If you’re struggling with your Costa Rica Caja payments, you’re not alone. The pandemic has increased the amount of individuals and businesses defaulting on their payments by 16%. But a new bill under consideration in the legislature might offer some relief.
A bill to assist Caja defaulters is nearing a first vote in the National Assembly, according to Costa Rican newspaper La Republica.
If passed, it would give amnesty to independent workers, insured volunteers, and companies who’ve fallen behind with their payments.
The Caja, for those who don’t know, or don’t live in Costa Rica, is the common name given to the monthly social security payment to the CCSS (Caja Costariccense de Seguro Social). All employees pay into the Caja, splitting their payment with the company they work for. Independent and “voluntary” workers (the self-employed, etc.) pay their own Caja direct.
In return, the employee/worker receives access to Costa Rica’s social security system (healthcare and pension).
— Esteban Arrieta (@earrietaLR) November 17, 2020
Under the bill, proposed by PUSC Diputado María Inés Solís, defaulters can negotiate a payment plan with the Caja.
This plan would allow the defaulters to pay what they owe in a year, or arrange a five-year-payment plan. In return, the Caja wouldn’t charge penalties or interest, and the defaulter would still have access to the health system.
The plan would cover outstanding Caja debts for the last four years.
“This flexibility will allow those who have debts with the Caja to get up to date on their payments and continue using our social security services,” said Solis.
“It will also help the Caja recover much-needed resources during the current health and financial crisis.”
Esta flexibilidad permitirá que quienes tengan deudas con la Caja, se pongan al día en sus obligaciones y continúen utilizando los servicios de nuestra seguridad social. Por otra parte, servirá para que la Caja recupere recursos tan necesarios, 1/2https://t.co/2LtsGCFNPL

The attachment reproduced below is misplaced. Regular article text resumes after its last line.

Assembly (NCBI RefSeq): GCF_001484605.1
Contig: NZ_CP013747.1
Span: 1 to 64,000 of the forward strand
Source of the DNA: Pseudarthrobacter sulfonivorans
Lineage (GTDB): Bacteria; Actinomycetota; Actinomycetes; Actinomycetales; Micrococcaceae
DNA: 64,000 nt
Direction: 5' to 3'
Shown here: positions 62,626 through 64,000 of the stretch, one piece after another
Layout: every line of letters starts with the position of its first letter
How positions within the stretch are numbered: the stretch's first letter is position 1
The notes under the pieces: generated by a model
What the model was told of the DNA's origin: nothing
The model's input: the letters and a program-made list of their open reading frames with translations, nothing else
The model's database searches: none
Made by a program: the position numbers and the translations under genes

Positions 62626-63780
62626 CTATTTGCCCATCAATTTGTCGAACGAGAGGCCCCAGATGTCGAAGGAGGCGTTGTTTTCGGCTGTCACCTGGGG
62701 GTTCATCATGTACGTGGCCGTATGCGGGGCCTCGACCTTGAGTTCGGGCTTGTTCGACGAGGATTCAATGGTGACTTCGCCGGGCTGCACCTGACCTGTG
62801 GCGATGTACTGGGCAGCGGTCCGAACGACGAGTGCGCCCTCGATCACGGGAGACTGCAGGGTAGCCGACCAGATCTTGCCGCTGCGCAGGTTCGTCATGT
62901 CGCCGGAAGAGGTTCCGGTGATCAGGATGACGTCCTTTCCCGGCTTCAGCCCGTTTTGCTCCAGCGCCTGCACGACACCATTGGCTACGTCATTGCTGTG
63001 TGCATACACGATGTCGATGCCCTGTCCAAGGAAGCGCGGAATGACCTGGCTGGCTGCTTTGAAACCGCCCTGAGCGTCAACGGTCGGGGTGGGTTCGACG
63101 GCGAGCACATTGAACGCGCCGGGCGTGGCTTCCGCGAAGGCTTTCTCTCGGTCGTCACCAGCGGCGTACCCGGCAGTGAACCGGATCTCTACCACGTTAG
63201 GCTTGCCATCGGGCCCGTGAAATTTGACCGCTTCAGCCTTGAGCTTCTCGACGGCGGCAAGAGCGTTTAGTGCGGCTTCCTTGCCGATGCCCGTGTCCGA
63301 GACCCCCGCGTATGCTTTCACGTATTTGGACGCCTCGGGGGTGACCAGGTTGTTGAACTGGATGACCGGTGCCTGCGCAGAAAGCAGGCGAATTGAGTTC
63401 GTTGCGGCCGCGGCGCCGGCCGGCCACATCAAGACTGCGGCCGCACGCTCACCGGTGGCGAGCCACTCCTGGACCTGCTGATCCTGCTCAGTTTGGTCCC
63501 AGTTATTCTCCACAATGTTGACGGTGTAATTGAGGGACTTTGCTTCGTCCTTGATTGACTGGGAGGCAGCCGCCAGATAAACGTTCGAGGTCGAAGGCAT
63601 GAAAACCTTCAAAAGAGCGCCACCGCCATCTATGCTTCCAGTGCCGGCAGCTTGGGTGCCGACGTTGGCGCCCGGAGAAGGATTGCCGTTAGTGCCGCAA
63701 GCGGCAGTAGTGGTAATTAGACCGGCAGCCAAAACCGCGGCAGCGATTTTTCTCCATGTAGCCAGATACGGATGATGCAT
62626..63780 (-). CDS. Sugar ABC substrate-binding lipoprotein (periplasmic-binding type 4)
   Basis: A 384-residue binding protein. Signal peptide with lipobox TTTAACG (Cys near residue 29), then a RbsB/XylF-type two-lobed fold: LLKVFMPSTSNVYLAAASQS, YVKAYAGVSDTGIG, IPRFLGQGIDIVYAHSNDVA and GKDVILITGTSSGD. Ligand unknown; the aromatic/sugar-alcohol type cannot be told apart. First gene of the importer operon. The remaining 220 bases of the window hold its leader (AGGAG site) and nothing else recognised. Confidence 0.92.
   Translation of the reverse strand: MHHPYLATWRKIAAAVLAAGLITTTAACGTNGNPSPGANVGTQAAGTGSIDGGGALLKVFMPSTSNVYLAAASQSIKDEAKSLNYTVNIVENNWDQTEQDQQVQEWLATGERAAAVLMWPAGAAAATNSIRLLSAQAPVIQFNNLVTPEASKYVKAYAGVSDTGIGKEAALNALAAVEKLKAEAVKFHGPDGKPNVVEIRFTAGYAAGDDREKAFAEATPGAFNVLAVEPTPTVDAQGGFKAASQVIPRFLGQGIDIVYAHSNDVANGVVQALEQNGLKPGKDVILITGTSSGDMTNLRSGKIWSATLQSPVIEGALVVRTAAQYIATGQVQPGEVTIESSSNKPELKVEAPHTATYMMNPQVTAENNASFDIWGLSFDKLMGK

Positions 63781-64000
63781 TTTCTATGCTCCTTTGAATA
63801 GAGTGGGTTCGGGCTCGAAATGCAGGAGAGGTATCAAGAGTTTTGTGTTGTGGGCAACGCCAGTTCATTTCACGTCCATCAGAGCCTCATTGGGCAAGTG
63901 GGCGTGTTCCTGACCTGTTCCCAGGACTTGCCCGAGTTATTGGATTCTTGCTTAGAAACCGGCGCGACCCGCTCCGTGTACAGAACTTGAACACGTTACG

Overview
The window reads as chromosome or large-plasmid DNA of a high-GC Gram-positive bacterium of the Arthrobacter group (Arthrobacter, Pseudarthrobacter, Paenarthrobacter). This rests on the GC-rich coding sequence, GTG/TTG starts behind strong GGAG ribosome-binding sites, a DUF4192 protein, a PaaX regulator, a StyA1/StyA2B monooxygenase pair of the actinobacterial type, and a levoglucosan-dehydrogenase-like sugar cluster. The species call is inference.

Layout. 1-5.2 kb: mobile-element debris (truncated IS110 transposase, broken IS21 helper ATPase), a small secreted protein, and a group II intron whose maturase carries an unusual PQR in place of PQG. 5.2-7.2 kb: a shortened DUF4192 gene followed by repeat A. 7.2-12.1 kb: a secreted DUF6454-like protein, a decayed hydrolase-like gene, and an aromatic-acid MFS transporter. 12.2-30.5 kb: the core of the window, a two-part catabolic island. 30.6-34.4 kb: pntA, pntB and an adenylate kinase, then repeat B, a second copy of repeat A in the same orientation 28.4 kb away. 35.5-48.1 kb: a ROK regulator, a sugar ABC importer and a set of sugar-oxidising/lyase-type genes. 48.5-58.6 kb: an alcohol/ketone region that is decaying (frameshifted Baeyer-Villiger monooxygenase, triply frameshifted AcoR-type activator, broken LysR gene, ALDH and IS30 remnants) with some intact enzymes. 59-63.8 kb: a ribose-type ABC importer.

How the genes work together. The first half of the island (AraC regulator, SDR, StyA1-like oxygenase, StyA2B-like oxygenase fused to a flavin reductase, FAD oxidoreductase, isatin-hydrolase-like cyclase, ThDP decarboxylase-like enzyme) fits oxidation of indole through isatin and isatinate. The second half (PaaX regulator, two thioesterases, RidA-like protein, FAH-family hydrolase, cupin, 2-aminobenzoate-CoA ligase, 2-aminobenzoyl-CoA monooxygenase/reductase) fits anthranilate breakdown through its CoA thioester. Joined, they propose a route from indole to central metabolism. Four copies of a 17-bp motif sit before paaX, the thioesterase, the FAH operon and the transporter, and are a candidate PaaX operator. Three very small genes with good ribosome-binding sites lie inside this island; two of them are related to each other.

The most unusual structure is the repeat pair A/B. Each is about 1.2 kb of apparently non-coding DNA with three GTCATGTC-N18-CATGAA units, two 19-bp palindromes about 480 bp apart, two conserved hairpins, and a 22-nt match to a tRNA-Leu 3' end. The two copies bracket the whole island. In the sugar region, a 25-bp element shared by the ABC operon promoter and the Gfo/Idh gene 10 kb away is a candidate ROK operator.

— María Inés Solís (@misolisq) November 17, 2020
The hope is, that by providing breathing space to businesses who owe to the Caja, it might create jobs by encouraging them to start hiring again.
Official unemployment in Costa Rica hovers at around 24%, the highest in history. Costa Rica has lost a massive amount of jobs this year. At the same time, companies and workers find it increasingly difficult to pay their monthly Caja fees.
The COVID-19 pandemic has increased the number of people/businesses defaulting on their payments by 16% between March and July.
The loss of contributions from hotels and restaurants alone amounts to around two billion colones (about $3.3 million), money the Caja needs. The thinking is, it’s better for them to receive it through a plan than lose it all together.
“During these months of Covid-19 pandemic, we’ve seen a considerable increase in arrears due to worker-employer contributions in all economic activities, due to the current situation in our country. This has caused a decrease significant company cash flow, which makes it difficult to pay social security contributions,” said José Rojas, director of payments at the Caja.
Why is no-one talking about a Chilean study putting Costa Rica second in the world for percentage of jobs lost? Are we immune to bad news in 2020? Or are our heads still stuck in the sand?#DespiertaCostaRica https://t.co/Y7E8UxhA3r
— CentralAmericaLiving (@VidaAmerica) September 25, 2020
This idea isn’t the only one under consideration to encourage job growth in Costa Rica. Other initiatives include:
- Updating labor law to create 12-hour workdays in return for three days off.
- Creating a national strategy to improve the skills of the unemployed.
- Encouraging entrepreneurship.
- Integrating rural areas to technology.
- Conducting prospecting studies to determine medium and long-term job needs in Costa Rica.
- Reducing energy and gasoline costs.
Anther initiative on the table is a plan to make Costa Rica more attractive for remote workers from abroad.
Although this wouldn’t create direct employment, it might well end up attracting foreign tech companies to Costa Rica. These companies would then hire local people.
James Dyde is the editor of centralamerica.com. He lives in Escazu, Costa Rica.